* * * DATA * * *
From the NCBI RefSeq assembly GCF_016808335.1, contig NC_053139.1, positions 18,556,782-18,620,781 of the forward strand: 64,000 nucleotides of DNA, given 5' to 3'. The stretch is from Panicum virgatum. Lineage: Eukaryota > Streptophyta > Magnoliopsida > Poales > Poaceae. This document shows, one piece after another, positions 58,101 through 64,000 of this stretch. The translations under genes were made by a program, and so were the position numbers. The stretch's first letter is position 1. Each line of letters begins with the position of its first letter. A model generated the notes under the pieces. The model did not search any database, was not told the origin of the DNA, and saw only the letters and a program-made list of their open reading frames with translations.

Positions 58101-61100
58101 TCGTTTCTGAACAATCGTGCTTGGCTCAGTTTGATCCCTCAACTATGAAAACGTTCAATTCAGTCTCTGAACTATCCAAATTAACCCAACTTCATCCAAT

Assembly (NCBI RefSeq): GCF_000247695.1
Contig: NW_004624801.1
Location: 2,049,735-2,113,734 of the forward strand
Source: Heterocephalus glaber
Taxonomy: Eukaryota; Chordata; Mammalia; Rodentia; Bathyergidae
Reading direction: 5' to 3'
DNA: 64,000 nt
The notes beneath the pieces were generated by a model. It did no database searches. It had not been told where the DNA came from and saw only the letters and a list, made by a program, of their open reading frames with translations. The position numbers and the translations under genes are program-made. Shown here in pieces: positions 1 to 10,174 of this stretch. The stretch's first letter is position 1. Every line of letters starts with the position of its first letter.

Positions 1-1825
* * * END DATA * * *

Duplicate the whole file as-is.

From the NCBI RefSeq assembly GCF_016808335.1, contig NC_053139.1, positions 18,556,782-18,620,781 of the forward strand: 64,000 nucleotides of DNA, given 5' to 3'. The stretch is from Panicum virgatum. Lineage: Eukaryota > Streptophyta > Magnoliopsida > Poales > Poaceae. This document shows, one piece after another, positions 58,101 through 64,000 of this stretch. The translations under genes were made by a program, and so were the position numbers. The stretch's first letter is position 1. Each line of letters begins with the position of its first letter. A model generated the notes under the pieces. The model did not search any database, was not told the origin of the DNA, and saw only the letters and a program-made list of their open reading frames with translations.

Positions 58101-61100
58101 TCGTTTCTGAACAATCGTGCTTGGCTCAGTTTGATCCCTCAACTATGAAAACGTTCAATTCAGTCTCTGAACTATCCAAATTAACCCAACTTCATCCAAT

Assembly (NCBI RefSeq): GCF_000247695.1
Contig: NW_004624801.1
Location: 2,049,735-2,113,734 of the forward strand
Source: Heterocephalus glaber
Taxonomy: Eukaryota; Chordata; Mammalia; Rodentia; Bathyergidae
Reading direction: 5' to 3'
DNA: 64,000 nt
The notes beneath the pieces were generated by a model. It did no database searches. It had not been told where the DNA came from and saw only the letters and a list, made by a program, of their open reading frames with translations. The position numbers and the translations under genes are program-made. Shown here in pieces: positions 1 to 10,174 of this stretch. The stretch's first letter is position 1. Every line of letters starts with the position of its first letter.

Positions 1-1825